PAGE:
Once projects are completed, it's a good idea to review water bills and meter or submeter readings to verify that the expected water savings are achieved. Continue to read water bills to identify any unexpected changes in water use, which may be caused by leaks or malfunctioning or improperly operated equipment. To identify sources of leaks or water loss, check all water-using equipment and pipe connections regularly, and don't forget to look for wet spots underneath.
Boilers and steam systems are critical to keeping your building's occupants comfortable, but these water-using devices can also be the source of significant water savings. Installing and maintaining a condensate recovery system to capture and return condensate to the boiler for reuse is the most effective way to reduce water use. Recovering condensate reduces the amount of make-up water required, eliminates or significantly reduces the need to add tempering water to cool condensate before discharge, and reduces the frequency of blowdown water. Where condensate cannot be returned to the boiler and must be discharged to the sanitary sewer, employ an expansion tank to temper hot condensate rather than adding cooling water.
By design, cooling towers use large amounts of water to transport heat away from the building to the cooling tower, where the heat is dissipated and the cooled water recirculated back into the building. Facilities can increase the efficiency of their cooling towers by minimizing the amount of dissolved solids in the water, in order to allow the water to be recirculated more often before being replaced. Blocking sunlight can reduce biological growth that can lead to poor cooling system performance. Water treatment vendors can assist with these efforts. Consider implementing energy-efficiency measures within the facility to reduce the heat load to the tower. As the heat load is reduced, cooling tower water use will be commensurately reduced.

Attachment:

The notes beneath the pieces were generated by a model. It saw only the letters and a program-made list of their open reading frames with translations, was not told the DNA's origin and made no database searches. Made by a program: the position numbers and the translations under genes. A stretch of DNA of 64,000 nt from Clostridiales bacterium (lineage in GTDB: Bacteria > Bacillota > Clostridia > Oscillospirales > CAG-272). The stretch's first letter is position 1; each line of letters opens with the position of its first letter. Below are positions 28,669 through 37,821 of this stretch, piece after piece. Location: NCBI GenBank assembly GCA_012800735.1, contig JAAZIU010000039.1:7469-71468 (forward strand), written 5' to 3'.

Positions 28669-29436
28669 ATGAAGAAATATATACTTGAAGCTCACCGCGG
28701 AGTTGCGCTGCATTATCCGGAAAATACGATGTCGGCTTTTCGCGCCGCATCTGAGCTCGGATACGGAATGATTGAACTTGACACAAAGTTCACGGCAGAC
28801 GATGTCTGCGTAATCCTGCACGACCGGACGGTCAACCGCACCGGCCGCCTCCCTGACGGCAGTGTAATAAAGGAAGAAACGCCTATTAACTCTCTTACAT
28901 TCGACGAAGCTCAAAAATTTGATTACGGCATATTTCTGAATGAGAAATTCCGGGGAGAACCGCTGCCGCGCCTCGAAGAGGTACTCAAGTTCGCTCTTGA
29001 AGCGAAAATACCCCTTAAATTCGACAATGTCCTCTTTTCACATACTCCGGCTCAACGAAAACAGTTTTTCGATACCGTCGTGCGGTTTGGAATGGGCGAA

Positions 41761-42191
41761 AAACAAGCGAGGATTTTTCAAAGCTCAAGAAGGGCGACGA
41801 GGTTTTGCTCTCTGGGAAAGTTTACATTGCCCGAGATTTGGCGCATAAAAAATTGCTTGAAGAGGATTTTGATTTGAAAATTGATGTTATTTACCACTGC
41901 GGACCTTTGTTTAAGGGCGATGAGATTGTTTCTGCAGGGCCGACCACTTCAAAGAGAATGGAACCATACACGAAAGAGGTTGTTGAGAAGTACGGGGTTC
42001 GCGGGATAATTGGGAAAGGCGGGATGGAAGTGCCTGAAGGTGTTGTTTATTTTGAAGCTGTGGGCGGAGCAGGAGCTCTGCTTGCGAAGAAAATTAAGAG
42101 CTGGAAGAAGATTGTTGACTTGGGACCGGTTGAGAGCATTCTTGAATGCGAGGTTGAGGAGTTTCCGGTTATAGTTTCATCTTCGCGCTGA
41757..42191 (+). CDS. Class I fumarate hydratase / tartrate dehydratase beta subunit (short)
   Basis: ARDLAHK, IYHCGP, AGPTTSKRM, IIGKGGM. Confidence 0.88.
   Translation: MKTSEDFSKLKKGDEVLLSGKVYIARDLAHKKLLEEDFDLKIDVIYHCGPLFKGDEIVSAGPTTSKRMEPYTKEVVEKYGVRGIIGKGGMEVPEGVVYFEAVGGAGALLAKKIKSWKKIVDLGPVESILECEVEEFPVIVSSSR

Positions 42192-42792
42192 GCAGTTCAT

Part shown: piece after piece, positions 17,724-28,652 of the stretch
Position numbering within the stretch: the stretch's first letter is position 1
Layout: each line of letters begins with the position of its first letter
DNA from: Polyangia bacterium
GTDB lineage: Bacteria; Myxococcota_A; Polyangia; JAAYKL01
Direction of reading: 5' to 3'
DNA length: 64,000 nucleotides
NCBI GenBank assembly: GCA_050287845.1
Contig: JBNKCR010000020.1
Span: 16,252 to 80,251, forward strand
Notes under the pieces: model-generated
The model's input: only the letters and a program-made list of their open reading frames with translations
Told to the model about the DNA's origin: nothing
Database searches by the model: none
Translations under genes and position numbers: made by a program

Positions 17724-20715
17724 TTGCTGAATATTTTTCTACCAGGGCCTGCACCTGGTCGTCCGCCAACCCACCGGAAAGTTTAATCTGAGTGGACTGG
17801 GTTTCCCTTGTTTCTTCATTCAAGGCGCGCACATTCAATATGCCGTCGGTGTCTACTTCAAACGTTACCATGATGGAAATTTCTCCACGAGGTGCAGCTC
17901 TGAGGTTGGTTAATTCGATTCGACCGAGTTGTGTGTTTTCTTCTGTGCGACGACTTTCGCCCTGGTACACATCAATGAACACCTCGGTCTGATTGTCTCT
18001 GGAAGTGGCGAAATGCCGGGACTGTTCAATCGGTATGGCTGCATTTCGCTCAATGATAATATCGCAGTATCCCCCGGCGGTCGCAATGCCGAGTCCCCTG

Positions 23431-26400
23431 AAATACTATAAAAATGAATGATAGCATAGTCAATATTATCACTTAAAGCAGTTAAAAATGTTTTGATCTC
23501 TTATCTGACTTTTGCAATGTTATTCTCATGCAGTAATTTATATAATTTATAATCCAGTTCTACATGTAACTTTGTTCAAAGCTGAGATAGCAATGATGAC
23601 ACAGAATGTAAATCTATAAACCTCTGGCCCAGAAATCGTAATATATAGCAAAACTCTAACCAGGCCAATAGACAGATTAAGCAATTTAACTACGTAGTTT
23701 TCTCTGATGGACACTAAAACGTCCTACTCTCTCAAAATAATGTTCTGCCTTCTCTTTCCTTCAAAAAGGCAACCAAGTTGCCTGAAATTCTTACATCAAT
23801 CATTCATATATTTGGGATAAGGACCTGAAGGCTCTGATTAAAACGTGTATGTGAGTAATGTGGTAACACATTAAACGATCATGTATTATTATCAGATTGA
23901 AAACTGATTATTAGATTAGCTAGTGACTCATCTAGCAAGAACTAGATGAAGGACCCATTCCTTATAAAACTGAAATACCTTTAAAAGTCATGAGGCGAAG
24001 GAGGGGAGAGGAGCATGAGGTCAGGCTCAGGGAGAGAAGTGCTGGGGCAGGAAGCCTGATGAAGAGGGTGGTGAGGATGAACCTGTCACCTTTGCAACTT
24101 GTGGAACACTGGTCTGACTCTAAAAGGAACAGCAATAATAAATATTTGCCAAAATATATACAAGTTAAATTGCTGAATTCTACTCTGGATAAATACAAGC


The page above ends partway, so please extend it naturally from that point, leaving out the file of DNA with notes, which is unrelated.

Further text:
Restrooms, locker rooms, and other areas with plumbing fixtures offer some obvious options for water efficiency. Besides regularly checking these areas for leaks, retrofitting restrooms with more water-efficient plumbing fixtures can result in significant water savings, as well as reduced energy costs from heating the water in sinks and showers.
WaterSense labeled models of tank-type toilets, flushing urinals, and showerheads are independently certified to use at least 20 percent less water and perform as well as or better than standard models.
WaterSense labeled faucets and faucet accessories use about 30 percent less water than conventional lavatory faucets. Like all WaterSense labeled products, each model is certified to meet EPA's criteria for efficiency and performance. WaterSense labeled lavatory faucets and faucet aerators are intended for installation in private restrooms such as those found in hotel and hospital guest rooms. In public restrooms, such those in transportation facilities, office buildings, food service facilities, and military facilities, install faucets with a maximum flow rate of 0.5 gallons per minute as specified by the American Society of Mechanical Engineers (ASME) A112.18.1/ Canadian Standards Association (CSA) B125.1 Plumbing Supply Fittings.
A 100-employee office building that installs WaterSense labeled flushing urinals could save 26,000 gallons of water per year based on an average of two flushes per day.
A Close Eye on Water Use and Waste can Keep Your Bottom Line from Drying Out
Outdoor Water Use Needs to be Watched Closely as Well